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2020 SPSP New Orleans Convention

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Presidential Plenary

Bias in the Age of AI and Big Data

This symposium brings together two leading scholars in the science of bias in conversation with two groundbreaking scholars in Data Science to consider bias in the age of Big Data. How do algorithms and AI come to mirror people's biases? How might such reflected biases affect individuals and communities? What role can we, as psychologists, play in this Data Revolution? As society grapples with how to collect, analyze, and synthesize data of unprecedented proportions, social and personality psychologists can play a unique role in this new era, given our expertise not only with data but with the humans that such data often represents.

Speakers

Jennifer A. Richeson headshot
Jennifer A. Richeson

Yale University

"The Mythology of Racial Progress" - Our perceptions of, beliefs about, and solutions for, racial inequality in the United States are shaped, at least in part, by a mythology of racial progress. Central to this mythology is the dominant narrative that American society has achieved substantial gains toward racial equality, and is automatically, perhaps naturally, continuing to make steady, linear progress toward the same. In this talk, I argue that our fidelity to this narrative elicits a persistent pattern of willful ignorance regarding some present-day racial disparities, including the wealth gap between Black and White Americans. I will illuminate some of the psychology that sustains the narrative, consequences of efforts to disrupt it, and then connect its operation to our (blind) faith in technology as a way to disrupt racial and other of societal biases. Implications of the mythology of racial progress for efforts to engender actual racial equity in contemporary society will be discussed.
Sendhil Mullainathan headshot
Sendhil Mullainathan

University of Chicago Booth School of Business

"Algorithms and Bias" - It is growing clear to many that algorithms can be biased. To the psychology community, though it has been clearer much longer that humans are biased. To fully understand the impact algorithms will have on social inequities, we need to simultaneously consider both human and algorithmic biases. I will discuss three empirical projects that attempt to combine these. They illustrate how a naively implemented algorithm can serve to magnify human bias—in one case producing biased health care decisions for tens of millions. They also illustrate how properly implemented algorithms can dramatically reduce human biases—in one case providing a way to drastically reduce incarceration rates of blacks without affecting crime rates. These projects also illustrate the rich potential in a field—even beyond the specific question of bias—that combines computational and psychological tools.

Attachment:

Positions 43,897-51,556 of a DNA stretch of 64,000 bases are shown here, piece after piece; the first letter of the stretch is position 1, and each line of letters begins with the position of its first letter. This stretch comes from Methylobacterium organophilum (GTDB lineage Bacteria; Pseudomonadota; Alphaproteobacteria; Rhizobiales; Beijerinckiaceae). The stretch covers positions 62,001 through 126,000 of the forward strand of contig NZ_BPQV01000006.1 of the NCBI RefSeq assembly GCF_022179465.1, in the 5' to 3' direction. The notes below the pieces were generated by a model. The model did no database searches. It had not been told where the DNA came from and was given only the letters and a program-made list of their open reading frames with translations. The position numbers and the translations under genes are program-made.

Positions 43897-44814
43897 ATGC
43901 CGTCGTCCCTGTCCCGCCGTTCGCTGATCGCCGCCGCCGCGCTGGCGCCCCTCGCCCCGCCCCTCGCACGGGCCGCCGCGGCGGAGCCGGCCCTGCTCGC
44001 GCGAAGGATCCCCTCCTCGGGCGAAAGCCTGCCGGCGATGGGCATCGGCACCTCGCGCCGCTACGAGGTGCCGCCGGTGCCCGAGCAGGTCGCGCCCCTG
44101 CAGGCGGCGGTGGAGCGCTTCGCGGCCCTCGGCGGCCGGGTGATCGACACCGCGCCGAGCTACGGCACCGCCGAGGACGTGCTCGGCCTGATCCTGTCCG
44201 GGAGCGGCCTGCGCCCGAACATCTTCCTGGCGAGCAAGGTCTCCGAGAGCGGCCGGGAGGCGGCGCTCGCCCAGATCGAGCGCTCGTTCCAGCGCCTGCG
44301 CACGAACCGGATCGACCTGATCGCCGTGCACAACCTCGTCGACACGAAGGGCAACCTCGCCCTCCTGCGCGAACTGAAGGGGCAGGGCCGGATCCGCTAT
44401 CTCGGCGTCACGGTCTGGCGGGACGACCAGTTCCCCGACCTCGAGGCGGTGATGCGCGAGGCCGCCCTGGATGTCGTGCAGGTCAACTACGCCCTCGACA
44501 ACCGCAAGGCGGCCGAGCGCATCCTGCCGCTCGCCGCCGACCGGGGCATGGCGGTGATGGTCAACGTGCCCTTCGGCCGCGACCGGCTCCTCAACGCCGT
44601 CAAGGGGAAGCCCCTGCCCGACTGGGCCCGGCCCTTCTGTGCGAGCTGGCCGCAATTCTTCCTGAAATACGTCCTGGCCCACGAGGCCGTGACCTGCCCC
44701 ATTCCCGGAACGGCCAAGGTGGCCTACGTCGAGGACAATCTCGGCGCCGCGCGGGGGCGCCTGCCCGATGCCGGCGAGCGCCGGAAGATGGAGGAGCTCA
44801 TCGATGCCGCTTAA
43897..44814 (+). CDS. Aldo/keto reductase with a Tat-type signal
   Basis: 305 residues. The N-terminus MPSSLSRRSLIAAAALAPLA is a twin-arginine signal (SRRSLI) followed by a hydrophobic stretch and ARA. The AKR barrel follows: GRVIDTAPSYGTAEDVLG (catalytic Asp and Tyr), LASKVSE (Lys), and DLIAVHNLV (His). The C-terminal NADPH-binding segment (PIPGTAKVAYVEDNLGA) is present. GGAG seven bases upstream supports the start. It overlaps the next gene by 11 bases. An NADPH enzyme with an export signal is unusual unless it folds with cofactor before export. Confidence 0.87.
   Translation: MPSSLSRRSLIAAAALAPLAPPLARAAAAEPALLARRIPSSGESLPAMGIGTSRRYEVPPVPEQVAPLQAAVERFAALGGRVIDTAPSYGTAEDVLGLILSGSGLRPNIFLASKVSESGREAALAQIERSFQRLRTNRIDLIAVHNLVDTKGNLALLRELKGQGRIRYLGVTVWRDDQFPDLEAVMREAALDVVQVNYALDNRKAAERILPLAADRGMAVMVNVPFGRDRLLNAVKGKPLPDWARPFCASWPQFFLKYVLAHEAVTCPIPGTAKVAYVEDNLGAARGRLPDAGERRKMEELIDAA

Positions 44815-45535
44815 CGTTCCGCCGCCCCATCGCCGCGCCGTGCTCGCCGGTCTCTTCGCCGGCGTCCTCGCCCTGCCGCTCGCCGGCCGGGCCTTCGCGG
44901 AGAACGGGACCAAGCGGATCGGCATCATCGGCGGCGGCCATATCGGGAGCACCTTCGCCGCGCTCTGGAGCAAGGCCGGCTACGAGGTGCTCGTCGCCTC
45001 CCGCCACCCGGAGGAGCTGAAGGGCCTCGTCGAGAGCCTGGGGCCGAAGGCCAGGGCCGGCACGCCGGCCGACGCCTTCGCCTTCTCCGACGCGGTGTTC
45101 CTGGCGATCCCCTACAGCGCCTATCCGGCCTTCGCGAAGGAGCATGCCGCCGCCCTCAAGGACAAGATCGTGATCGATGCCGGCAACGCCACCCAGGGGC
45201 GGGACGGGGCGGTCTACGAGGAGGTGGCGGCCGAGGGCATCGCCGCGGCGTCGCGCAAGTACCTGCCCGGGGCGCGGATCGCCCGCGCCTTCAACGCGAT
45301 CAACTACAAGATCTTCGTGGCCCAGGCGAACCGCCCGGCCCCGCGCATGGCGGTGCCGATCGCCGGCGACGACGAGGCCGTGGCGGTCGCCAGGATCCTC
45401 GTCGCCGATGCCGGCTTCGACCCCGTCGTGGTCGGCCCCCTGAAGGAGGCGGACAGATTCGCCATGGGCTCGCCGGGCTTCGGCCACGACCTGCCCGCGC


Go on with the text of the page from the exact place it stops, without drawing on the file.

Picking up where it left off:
Moritz Hardt headshot
Moritz Hardt

University of California, Berkeley

"Fairness and Machine Learning: Limitations and Opportunities" - This talk will give a bird's eye view of "Fairness and Machine Learning", an emerging interdisciplinary field grappling with some old and some new challenges around decision making in sociotechnical systems. We will begin to systematize attempts at formalizing different fairness criteria, their limitations, and their promises. In doing so, we will see how recent developments in machine learning relate to work in statistics, legal theory, economics, causality, as well as measurement and testing.
Mahzarin Banaji headshot
Mahzarin Banaji (with R. Bhaskar)

Harvard University

“The Fourfold Path to Permitting AI: Fairness, Ethics, Accountability, and Transparency (FEAT)” - Much of natural human behavior erodes the values of fairness, ethics, accountability and transparency (FEAT), values enshrined in the statutes of the civilized world. Beginning with the ideas of Herbert A. Simon, psychology has discovered and established the many parameters of irrational human behavior that even in enlightened humans, can automatically and implicitly subvert FEAT. Current computationally available corpora and algorithms magnify the same subversions of FEAT, often without procedural or consequentialist oversight. We argue that the standards for permissible AI should not only seek to avoid a slavish mimicry of human behavior, but to transcend the behavior of enlightened humans. A computational FEAT needs invention.


2020 Annual Convention
February 27-29, 2020
New Orleans, LA USA